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Red lights after stop - how many run them?(8 posts)

Red lights after stop - how many run them?MaRider
Jul 10, 2002 5:46 PM
I admit I jump through about 20% of red lights after a *full* stop, if there are absolutely no cars crossing - usually minor intersections only. Sometimes I wait almost all the way to the green, but start going (slowly, just so I can clip in and get into a gear) a second or two before the light actually changes - I do this only at the intersections I know well, so I can anticipate when the light turns green very well.

I don't care about extra seconds I gain, but feel this actually makes it safer for myself and cars around me if I can get going before they do. Sometimes I also go through the intersection when the "WALK" sign is on - again, after a full stop, at a slow "pedestrian" pace.

Each is probably technically a traffic violation, and I can't help but wonder - maybe the bad image of a red-light running cyclist I create outweigh the safety issues?

Any thoughts?
After midnight and before 6AM....PdxMark
Jul 10, 2002 6:00 PM
I'll go through a red light if no cars are around to see it, otherwise I'm pretty good about stop lights. Otherwise I hold at stop lights do be a good Cycling Ambassador for motorists and a good example for other cyclists. Stop signs I treat more as Yield signs...
dangerousET
Jul 10, 2002 6:21 PM
Cars seem to have a habit of running lights themselves (at high speed no less) just after their light turns red (being way too impatient to have to wait the 4-minute cycle). In that case you'd be dead meat. Seen them run it too many times that I just wouldn't do it. But yeah, if the coast is clear, or the one car coming is slowing to a crawl for the light, I would do what you do too. I say "would" because, you see, I'm such a pro that it's easier for me to just do a trackstand at the light for 4 minutes. :-) OTOH, 4-way stop signs, well, I must confess to treating them as yields or less, depending on circumstances.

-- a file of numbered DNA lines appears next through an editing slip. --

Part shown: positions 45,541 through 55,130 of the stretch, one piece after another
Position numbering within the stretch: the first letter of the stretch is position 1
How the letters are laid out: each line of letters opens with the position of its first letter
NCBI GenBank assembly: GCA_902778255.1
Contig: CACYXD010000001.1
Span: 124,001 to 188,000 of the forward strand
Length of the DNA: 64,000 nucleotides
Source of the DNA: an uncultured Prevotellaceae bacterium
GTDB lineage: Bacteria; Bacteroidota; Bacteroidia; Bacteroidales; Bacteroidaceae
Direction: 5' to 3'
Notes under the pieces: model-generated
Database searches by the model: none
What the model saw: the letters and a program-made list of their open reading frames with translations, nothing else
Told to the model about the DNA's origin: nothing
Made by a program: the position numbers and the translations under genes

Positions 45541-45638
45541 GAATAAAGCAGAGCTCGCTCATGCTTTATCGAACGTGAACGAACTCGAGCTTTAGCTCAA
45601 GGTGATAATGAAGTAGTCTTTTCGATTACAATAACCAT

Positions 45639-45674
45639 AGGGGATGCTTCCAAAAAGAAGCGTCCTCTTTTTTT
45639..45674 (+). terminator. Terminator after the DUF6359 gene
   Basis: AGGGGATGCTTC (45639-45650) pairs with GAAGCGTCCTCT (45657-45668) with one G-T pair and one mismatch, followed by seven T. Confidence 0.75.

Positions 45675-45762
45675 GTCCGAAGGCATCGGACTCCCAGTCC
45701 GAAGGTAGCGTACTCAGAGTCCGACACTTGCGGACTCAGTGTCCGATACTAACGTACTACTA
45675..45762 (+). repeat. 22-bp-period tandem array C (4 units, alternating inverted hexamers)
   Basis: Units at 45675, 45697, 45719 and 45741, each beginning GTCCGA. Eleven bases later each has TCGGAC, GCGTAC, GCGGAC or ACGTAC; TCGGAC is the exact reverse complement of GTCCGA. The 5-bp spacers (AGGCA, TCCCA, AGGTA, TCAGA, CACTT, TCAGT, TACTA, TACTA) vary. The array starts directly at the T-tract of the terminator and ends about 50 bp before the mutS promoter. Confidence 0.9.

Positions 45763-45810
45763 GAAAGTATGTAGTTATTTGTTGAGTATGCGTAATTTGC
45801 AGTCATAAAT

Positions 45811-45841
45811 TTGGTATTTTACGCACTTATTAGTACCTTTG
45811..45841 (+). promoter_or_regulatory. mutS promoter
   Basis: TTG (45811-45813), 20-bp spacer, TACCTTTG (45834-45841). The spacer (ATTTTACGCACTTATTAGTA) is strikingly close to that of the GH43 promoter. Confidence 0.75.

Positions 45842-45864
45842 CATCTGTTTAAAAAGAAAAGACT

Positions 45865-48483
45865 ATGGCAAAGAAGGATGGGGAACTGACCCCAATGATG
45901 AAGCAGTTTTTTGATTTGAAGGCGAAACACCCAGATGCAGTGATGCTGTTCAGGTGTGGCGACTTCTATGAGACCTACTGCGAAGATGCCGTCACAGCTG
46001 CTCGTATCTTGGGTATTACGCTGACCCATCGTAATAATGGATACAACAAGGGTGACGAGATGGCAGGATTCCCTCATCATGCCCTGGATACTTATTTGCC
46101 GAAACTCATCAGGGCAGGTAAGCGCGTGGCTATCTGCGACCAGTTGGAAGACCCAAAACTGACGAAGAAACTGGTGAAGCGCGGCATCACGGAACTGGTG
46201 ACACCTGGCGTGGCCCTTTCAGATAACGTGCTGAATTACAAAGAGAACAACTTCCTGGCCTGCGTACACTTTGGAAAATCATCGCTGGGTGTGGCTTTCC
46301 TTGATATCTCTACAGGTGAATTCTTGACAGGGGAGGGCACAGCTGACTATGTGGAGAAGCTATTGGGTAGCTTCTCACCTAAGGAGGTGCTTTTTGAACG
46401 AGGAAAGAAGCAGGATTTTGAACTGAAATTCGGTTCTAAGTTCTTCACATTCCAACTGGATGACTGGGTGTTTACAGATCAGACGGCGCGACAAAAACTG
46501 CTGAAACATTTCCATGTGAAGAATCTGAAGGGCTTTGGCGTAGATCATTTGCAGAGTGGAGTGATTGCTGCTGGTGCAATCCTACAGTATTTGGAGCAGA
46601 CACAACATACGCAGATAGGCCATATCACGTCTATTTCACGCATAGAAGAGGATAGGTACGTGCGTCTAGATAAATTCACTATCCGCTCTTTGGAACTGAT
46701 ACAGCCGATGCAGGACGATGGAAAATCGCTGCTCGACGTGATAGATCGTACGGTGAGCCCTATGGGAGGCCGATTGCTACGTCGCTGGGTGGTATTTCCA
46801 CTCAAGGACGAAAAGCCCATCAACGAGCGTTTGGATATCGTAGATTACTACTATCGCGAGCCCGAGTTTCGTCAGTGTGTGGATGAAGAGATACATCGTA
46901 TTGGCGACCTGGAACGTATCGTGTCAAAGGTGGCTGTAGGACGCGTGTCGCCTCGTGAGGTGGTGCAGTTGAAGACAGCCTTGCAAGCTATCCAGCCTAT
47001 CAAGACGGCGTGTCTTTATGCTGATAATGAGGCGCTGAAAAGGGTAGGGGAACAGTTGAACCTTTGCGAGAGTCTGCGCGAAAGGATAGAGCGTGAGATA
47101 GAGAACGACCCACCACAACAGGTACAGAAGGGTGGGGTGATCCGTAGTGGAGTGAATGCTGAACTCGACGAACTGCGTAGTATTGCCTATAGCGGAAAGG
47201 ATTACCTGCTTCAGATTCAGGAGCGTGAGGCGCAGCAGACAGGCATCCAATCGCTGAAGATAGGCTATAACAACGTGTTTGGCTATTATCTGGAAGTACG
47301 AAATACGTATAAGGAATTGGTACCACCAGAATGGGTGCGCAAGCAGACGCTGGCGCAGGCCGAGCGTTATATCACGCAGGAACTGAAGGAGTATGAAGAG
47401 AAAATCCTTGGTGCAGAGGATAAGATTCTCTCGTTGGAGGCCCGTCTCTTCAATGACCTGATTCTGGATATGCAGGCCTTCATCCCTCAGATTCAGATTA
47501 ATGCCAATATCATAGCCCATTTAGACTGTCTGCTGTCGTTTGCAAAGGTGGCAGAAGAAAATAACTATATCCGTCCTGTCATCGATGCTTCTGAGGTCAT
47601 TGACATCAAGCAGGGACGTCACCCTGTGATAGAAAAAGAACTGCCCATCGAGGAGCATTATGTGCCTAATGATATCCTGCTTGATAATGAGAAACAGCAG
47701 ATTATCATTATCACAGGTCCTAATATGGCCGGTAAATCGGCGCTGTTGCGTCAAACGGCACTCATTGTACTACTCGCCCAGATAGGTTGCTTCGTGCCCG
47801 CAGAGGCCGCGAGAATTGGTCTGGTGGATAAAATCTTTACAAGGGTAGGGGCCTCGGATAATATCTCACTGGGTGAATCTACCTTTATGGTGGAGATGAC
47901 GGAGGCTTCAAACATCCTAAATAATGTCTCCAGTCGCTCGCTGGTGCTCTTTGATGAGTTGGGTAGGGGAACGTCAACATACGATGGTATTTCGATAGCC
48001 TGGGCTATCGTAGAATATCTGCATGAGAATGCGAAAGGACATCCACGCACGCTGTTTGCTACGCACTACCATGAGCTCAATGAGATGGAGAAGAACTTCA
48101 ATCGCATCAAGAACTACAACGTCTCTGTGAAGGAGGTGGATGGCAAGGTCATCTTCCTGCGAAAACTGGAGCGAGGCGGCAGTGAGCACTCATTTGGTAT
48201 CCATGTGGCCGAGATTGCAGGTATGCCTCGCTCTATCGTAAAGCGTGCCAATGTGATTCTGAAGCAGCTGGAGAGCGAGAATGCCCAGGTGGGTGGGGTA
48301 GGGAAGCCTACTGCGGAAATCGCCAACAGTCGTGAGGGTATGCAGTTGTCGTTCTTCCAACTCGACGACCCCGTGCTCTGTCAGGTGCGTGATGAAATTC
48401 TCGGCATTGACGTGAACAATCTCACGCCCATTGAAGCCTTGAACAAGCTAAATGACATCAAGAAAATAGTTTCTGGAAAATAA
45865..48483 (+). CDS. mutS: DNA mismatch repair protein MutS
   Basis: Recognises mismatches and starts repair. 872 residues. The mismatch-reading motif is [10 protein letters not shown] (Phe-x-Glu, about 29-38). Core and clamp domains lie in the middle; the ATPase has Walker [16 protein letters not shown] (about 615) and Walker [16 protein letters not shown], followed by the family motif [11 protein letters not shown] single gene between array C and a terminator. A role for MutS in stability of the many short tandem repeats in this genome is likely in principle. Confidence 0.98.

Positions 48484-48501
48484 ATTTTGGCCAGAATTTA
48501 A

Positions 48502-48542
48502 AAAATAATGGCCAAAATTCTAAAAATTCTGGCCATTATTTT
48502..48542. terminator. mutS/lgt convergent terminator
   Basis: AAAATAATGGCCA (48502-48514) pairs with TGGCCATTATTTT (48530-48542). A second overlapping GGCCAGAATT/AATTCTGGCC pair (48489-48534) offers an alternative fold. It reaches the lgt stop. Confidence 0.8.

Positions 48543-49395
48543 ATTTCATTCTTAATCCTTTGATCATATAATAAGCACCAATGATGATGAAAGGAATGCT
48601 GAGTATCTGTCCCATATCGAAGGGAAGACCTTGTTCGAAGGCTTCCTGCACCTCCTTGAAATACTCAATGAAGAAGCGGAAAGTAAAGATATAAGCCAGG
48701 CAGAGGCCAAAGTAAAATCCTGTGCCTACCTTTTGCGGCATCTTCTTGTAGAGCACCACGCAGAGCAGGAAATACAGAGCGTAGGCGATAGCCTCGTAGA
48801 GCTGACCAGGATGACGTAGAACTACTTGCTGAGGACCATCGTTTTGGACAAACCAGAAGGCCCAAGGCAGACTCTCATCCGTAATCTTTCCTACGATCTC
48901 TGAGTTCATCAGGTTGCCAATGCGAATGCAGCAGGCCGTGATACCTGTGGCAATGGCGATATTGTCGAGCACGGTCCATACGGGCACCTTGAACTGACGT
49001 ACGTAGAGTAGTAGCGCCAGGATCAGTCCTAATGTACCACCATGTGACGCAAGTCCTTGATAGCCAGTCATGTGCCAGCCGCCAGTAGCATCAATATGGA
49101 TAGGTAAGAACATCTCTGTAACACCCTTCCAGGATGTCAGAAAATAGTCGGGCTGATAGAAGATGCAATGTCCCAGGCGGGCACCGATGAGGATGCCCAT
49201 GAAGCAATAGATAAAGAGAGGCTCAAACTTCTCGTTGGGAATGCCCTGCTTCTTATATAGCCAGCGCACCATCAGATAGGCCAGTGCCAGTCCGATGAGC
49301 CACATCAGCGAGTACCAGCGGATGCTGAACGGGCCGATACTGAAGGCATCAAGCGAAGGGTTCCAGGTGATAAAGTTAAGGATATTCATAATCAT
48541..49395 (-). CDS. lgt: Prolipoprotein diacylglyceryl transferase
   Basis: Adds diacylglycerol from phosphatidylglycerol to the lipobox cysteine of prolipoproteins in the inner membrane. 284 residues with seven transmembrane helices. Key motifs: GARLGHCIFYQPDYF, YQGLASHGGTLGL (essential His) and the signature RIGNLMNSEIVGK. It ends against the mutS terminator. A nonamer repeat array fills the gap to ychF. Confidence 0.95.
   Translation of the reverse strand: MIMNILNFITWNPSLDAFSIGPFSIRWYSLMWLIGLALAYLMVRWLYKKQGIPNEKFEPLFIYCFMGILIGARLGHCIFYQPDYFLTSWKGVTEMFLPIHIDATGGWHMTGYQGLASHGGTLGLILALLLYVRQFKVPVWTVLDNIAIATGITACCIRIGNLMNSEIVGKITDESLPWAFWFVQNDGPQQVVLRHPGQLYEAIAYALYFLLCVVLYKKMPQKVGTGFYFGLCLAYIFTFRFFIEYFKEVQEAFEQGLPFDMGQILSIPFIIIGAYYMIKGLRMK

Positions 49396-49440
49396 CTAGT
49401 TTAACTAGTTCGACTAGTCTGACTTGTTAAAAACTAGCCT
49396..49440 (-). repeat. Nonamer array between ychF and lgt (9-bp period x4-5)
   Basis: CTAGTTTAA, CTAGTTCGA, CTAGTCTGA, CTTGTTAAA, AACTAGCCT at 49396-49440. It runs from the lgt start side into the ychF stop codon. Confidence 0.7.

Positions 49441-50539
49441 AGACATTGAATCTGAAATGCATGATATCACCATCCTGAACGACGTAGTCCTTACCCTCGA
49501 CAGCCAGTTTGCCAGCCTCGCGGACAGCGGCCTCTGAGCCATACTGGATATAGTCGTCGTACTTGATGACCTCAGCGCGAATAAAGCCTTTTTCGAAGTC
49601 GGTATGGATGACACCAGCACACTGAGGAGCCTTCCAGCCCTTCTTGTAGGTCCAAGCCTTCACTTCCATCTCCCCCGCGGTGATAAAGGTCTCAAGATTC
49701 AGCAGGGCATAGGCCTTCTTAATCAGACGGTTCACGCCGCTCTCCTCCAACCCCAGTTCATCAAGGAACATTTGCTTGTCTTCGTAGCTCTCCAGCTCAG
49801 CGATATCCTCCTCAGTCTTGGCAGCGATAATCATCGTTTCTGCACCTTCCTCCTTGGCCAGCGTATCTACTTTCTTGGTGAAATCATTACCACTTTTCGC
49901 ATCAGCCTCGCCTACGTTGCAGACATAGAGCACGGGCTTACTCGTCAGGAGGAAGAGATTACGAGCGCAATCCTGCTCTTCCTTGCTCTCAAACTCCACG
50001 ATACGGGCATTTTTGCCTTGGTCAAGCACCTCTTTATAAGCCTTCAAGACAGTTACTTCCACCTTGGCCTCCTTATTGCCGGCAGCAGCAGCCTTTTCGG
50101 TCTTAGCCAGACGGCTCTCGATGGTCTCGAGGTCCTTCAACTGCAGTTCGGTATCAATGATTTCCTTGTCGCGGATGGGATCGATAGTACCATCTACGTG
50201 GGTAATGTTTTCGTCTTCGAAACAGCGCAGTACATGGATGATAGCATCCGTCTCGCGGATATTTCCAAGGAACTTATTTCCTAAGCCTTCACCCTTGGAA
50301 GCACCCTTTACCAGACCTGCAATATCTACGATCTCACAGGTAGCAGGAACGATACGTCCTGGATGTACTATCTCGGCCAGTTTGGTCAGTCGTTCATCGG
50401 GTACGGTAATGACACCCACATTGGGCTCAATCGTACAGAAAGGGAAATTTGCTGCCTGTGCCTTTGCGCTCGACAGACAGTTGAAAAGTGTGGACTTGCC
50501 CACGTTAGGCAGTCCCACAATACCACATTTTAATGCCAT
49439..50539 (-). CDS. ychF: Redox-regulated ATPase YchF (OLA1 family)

I pause even when drivingkenyee
Jul 11, 2002 8:19 AM
When the light turns green, I'm not in a hurry to step on the gas pedal. Psycho Boston drivers will blow through reds. I've had people rear end me twice because I stopped for a red and they expected me to run it, so now I run it if some nut is glued to my rear bumper :-P
re: Red lights after stop - how many run them?Scot_Gore
Jul 10, 2002 6:42 PM
On my morning ride there is a red light I routinely treat as a stop sign. I'm coming off a sleepy residential street onto a slightly less sleepy neighborhood byway. There are electro-magnetic sensors in the street that I'll never trigger. At the time of day I'm there it could be awhile before a car comes along to set them off, so I stop and go.

At the next light I'm crossing a more major commuter road. Very few cars are going my way because it leads to a bridge that is been closed to cars for a few years now, but lots of traffic on the road I'm crossing. Once again it might be awhile before a car triggers the sensors on my side. I roll up onto the sidewalk and hit the pedestrian walk button and wait for the cycle.

So, depends on the circumstances and most of the circumstances are my estimate of what behavior is likely to still keep me alive, versus what's in the drivers manual.

And yes, I try to be a good ambassador when there are witnesses.

Scot
Do you live in a city?MB1
Jul 11, 2002 1:58 AM
In downtown DC I pretty much run all the lights. Out in the country I am much more cautious.

In Las Vegas and So Cal never run lights.
After 2200 pm and before 0600 ammlester
Jul 11, 2002 4:36 AM
in my car....on my bike only if it isn't a large intersection, providing there are no cars coming. when there are turning lanes and things like that, i wait.

ml
re: Red lights after stop - how many run them?Fredrico
Jul 11, 2002 8:54 AM
Well, not exactly run them, but let's say, cheat them a little bit. If the intersection is clear, I do a little pirouette, as if I'm making a legal right turn on red, then cross the intersection like a pedestrian.

Blowing through a red light like a car attracts more attention than sneaking across like a pedestrian.